3/03/2015 — Midwest 3.8 magnitude earthquake strikes Kansas Fracking Operation

A rare borderline 4.0 magnitude (3.8M revised) earthquake struck South Central Kansas just 1,400 feet from the nearest fracking wastewater injection well.

kansas 3.9m earthquak mar 3 2015

 

This movement in Kansas comes on top of the activity along the New Madrid Seismic Zone (NMSZ), which occurred 3 days ago on February 28, 2015.

Over the past week, up to March 3 2015, we have seen multiple earthquakes across Oklahoma, Texas, Kansas, Alabama, and Missouri.     These earthquakes are an indicating factor that major seismic stress building in the region.

As seen in this graphic, the past 7 days of earthquakes in the region reveal very heavy seismic movement.  It is not a shock to see Kansas begin moving when the rest of the states in the area have already shown noteworthy earthquake activity.

3.9 m earthquake kansas march 3 2015

Above: March 3, 2015 – past 7 days of 2.5M+ earthquakes reveals the entire Southern portion of the craton being displaced. Newest 3.9M event seen in blue.  Texas, Oklahoma, Kansas, Alabama all experiencing earthquakes at fracking operations. Missouri, and Virginia experienced movement along the edge of the craton.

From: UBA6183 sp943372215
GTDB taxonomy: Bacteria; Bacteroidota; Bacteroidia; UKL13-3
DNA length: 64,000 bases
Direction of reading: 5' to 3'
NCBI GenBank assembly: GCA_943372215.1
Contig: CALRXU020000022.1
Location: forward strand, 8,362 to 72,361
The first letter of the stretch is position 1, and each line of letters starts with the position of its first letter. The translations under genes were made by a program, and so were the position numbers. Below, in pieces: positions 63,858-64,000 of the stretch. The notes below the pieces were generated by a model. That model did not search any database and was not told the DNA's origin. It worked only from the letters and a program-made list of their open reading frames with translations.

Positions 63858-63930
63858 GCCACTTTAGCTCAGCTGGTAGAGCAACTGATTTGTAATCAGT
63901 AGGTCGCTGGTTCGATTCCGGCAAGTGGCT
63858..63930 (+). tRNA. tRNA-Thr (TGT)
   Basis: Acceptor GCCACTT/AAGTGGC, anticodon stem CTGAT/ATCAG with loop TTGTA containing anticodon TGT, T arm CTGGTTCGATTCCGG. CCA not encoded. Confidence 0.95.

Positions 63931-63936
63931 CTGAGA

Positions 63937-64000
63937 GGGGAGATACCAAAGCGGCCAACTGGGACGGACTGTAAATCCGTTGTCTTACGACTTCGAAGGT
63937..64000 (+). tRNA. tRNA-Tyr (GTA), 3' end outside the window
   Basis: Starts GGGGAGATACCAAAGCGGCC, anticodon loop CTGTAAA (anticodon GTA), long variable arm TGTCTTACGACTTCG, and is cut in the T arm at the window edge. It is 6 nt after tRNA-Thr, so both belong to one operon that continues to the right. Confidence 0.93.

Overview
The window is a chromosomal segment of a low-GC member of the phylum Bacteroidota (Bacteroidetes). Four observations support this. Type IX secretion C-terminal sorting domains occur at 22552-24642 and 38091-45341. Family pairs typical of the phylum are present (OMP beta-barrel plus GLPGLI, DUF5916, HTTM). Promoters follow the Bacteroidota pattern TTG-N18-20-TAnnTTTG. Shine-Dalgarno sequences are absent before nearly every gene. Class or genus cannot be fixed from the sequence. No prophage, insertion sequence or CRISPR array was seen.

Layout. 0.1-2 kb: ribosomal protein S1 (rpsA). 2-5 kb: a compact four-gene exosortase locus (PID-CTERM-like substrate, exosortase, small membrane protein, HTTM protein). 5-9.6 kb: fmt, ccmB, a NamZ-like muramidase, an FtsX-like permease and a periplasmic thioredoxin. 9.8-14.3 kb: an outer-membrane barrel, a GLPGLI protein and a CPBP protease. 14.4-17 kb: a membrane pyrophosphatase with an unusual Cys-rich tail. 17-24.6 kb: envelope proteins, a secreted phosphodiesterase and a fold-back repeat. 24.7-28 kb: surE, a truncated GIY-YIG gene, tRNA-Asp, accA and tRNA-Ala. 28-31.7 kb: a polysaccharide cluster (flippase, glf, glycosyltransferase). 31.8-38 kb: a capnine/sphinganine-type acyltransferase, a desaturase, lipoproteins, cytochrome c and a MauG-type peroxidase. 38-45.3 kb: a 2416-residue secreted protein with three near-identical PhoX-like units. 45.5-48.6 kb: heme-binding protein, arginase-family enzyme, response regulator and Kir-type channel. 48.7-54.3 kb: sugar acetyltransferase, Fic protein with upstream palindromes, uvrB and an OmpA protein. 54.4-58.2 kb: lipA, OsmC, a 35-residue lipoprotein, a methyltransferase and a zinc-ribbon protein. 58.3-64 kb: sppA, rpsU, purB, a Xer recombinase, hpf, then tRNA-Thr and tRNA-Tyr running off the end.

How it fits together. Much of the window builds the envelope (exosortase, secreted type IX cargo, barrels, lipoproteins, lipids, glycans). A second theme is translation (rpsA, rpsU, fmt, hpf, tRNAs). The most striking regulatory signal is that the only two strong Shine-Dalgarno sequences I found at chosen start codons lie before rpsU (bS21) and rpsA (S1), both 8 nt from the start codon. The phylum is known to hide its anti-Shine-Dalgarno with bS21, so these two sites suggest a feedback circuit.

Information on the 3.8 magnitude earthquake from the USGS:

http://earthquake.usgs.gov/earthquakes/eventpage/usc000tunu#scientific_summary

Event Location

Data Source US1

Map showing extent (w,s,e,n) = (-102.9054, 32.1973, -92.9054, 42.1973)
37.197°N 97.905°W depth=9.7 kmView interactive map

Event Time

  1. 2015-03-03 15:56:01 (UTC)
  2. 2015-03-03 09:56:01 (UTC-06:00) in your timezone
  3. Times in other timezones

Nearby Cities

  1. 12km (7mi) ENE of Anthony, Kansas
  2. 63km (39mi) SW of Haysville, Kansas
  3. 68km (42mi) SW of Derby, Kansas
  4. 74km (46mi) SW of Wichita, Kansas
  5. 195km (121mi) N of Oklahoma City, Oklahoma

 

Magnitude / uncertainty 3.9 mb_lg± 0.0
Location / uncertainty 37.197°N 97.905°W± 1.6 km
Depth / uncertainty 9.7 km± 3.1
Origin Time 2015-03-03 15:56:01.280 UTC
Number of Stations
Number of Phases 40
Minimum Distance 1.11 km (0.01°)
Travel Time Residual 0.40 sec
Azimuthal Gap 55°
FE Region Kansas (480)

 

Tectonic Summary

Earthquakes in the Stable Continental Region

Natural Occurring Earthquake Activity